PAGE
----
OBJECTIVE: To determine whether alcohol consumption is causally associated with cognitive impairment in older men as predicted by mendelian randomization. METHODS: Retrospective analysis of a cohort study of 3,542 community-dwelling men aged 65 to 83 years followed for 6 years. Cognitive impairment was established by a Mini-Mental State Examination score of 23 or less. Participants provided detailed information about their use of alcohol during the preceding year and were classified as abstainers, occasional drinkers, and regular drinkers: mild (/=35 drinks/wk). We genotyped the rs1229984 G-->A variant of the alcohol dehydrogenase 1B (ADH1B) gene, which is associated with lowerprevalence of alcohol abuse and dependence. Other measures included age, education, marital status, smoking and physical activity, body mass index, diabetes, hypertension, and…
BACKGROUND: This study investigated gender differences in the relationship between alcohol consumption and cognitive impairment among older adults in South Korea. METHODS: Using data from the Korean Longitudinal Study of Ageing, 2,471 females and 1,657 males were analyzed separately. Cognitive impairment was measured based on the Korean version of the Mini-Mental State Exam score. Logistic regression was conducted to examine the relationship between alcohol consumption and cognitive impairment among Korean older adults. RESULTS: Multivariate analysis showed that compared to moderate drinkers, past drinkers were more likely to be cognitively impaired for women, while heavy drinkers were more likely to be cognitively impaired for men. CONCLUSIONS: Findings suggest that the relationship between alcohol consumption and cognition varies with gender. Clinicians and…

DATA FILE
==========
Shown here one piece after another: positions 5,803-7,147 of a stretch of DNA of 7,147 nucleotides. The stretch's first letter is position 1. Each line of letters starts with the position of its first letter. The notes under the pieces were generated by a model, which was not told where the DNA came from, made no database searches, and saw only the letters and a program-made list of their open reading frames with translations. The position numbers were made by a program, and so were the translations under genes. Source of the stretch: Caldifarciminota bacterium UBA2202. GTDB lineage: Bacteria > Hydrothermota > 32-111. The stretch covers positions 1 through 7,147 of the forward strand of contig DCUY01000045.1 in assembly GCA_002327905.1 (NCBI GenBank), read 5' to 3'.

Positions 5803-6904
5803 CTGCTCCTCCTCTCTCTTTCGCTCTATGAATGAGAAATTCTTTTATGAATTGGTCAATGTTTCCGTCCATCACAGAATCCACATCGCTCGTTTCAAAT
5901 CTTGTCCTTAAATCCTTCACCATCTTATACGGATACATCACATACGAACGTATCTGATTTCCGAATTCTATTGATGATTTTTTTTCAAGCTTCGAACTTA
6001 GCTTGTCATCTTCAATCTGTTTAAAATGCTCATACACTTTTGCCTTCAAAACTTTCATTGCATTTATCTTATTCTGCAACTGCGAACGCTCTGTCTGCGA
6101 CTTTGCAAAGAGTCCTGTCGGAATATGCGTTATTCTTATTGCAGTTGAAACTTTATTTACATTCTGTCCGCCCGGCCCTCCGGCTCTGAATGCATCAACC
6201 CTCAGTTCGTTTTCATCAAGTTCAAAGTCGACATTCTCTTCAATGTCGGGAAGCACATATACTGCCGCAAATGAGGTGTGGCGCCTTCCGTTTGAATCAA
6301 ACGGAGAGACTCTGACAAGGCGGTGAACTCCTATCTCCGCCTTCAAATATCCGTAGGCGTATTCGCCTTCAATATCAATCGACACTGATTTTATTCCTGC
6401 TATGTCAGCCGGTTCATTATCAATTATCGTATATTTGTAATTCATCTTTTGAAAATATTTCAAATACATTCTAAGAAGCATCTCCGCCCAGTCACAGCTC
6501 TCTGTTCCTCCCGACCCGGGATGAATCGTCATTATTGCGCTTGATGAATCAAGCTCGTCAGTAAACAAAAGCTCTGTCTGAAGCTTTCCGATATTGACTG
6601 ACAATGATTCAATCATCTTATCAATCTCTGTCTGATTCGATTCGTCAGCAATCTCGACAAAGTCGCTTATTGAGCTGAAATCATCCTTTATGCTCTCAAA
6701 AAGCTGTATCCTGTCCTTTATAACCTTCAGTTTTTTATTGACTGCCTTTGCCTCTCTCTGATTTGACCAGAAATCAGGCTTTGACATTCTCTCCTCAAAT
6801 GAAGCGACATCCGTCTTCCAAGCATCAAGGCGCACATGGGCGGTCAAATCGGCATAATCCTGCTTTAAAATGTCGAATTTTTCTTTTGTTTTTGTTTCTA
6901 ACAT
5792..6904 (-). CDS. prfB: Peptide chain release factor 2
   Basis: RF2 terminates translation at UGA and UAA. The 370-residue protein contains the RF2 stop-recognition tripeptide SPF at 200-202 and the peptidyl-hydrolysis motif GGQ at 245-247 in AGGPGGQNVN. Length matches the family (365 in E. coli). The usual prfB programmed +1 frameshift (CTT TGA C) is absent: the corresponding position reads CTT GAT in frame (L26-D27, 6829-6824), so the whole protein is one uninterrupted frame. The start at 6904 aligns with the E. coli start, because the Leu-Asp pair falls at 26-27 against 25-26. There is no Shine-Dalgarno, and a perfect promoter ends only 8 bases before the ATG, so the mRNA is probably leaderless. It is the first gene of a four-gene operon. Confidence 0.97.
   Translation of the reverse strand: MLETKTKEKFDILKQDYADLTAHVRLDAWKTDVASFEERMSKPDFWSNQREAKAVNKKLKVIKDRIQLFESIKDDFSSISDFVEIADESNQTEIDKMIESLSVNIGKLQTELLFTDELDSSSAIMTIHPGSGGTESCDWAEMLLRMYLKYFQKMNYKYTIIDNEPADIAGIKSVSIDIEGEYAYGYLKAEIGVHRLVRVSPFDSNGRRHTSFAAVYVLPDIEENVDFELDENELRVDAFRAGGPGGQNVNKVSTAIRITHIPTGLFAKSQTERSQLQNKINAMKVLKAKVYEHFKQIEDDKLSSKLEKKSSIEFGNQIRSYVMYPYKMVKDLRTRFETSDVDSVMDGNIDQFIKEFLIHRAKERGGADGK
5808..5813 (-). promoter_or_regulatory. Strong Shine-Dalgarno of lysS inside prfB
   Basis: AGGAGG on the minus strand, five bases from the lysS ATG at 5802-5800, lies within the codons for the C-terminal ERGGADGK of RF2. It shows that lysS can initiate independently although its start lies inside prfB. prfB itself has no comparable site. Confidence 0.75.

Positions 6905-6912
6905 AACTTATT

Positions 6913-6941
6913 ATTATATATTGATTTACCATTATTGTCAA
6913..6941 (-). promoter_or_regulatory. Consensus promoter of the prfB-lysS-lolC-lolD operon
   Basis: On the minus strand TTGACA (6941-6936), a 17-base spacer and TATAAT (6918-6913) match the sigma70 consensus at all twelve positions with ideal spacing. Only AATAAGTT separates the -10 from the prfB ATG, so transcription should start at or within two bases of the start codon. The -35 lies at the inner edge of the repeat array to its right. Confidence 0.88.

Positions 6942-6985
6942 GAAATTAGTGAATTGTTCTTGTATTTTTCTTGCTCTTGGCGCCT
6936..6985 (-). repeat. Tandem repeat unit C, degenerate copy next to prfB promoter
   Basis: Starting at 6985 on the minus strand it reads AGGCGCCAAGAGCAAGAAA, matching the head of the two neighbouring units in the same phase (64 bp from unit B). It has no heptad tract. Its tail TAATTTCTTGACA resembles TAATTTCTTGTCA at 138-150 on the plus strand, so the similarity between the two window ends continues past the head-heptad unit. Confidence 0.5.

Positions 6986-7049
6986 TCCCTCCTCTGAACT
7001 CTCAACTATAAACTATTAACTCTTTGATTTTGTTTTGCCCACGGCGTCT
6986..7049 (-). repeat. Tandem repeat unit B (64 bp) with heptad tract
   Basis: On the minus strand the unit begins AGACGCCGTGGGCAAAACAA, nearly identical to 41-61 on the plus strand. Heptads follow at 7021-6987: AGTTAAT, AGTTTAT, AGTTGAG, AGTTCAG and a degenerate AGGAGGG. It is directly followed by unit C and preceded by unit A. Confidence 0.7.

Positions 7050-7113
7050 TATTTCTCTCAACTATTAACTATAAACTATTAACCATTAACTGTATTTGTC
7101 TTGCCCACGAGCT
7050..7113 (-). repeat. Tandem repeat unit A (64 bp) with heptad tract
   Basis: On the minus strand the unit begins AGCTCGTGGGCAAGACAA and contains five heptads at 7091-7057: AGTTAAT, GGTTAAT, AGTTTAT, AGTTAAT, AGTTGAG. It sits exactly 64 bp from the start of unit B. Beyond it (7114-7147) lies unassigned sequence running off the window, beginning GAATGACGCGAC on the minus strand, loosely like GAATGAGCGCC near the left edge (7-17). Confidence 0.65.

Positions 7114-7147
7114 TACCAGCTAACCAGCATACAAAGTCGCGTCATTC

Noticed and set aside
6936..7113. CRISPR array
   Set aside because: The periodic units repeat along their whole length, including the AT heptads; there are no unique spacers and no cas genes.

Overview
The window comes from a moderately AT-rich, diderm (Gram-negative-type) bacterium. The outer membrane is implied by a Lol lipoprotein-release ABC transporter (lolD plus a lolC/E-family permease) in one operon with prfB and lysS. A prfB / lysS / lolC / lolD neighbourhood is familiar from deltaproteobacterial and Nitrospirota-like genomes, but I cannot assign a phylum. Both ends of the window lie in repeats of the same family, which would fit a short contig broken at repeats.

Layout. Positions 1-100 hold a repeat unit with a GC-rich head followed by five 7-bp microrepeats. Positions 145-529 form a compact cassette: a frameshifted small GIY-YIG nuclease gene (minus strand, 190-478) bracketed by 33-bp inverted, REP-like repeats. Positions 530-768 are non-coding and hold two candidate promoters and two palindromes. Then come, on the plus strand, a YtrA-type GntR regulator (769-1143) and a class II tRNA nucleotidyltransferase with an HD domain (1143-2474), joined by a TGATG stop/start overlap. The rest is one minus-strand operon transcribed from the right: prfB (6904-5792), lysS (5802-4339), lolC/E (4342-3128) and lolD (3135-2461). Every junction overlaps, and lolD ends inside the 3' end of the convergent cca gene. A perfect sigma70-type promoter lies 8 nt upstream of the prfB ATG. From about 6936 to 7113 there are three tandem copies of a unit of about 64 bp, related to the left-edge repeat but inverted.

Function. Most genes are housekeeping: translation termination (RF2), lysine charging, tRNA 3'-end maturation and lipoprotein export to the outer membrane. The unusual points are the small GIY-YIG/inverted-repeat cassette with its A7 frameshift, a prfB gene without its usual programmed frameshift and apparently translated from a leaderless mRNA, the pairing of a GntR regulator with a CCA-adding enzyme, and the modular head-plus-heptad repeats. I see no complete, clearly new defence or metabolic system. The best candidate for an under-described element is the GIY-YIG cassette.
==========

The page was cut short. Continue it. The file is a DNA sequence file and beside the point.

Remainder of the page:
Consumption of moderate amounts of alcohol, compared with abstention or with heavy intake, appears to be associated with reduced all-cause mortality (ACM) in middle-aged subjects. The Dubbo Study of Australian elderly is a longitudinal study of healthy ageing. In 1988-89 we examined 2805 non-institutionalised citizens 60+ years of age born before 1930, mean age 69 years. The cohort comprised 1233 men and 1572 women, representing 73% of the eligible population. This report examines the relationship between alcohol intake and mortality in this cohort during follow-up over 20 years. Alcohol intake was arbitrarily grouped into 4 categories: nil, low, moderate and heavy. The analysis could not distinguish between intake of wine versus intake of spirits. 78% of men and 52% of…
OBJECTIVE: To determine whether alcohol consumption is causally associated with cognitive impairment in older men as predicted by mendelian randomization. METHODS: Retrospective analysis of a cohort study of 3,542 community-dwelling men aged 65 to 83 years followed for 6 years. Cognitive impairment was established by a Mini-Mental State Examination score of 23 or less. Participants provided detailed information about their use of alcohol during the preceding year and were classified as abstainers, occasional drinkers, and regular drinkers: mild (/=35 drinks/wk). We genotyped the rs1229984 G-->A variant of the alcohol dehydrogenase 1B (ADH1B) gene, which is associated with lower prevalence of alcohol abuse and dependence. Other measures included age, education, marital status, smoking and physical activity, body mass index, diabetes, hypertension,…
Background: Studies investigating the association between alcohol use and cognitive disorders in the elderly population have produced divergent results. Moreover, the role of alcohol in cognitive dysfunction is not clear. The aims of this study were to estimate the prevalence of alcohol-related problems in an elderly population from Brazil and to investigate their association with cognitive and functional impairment (CFI) and dementia. Methods: A community-based cross-sectional study was performed. A sample of 1,145 elderly people was examined in 2 phases. Several instruments were utilized in the first phase: the CAGE questionnaire was used to identify potential cases of alcohol-related problems, and a screening test for dementia was used to estimate CFI. The CAMDEX interview (Cambridge Examination) and DSM-IV (Diagnostic and…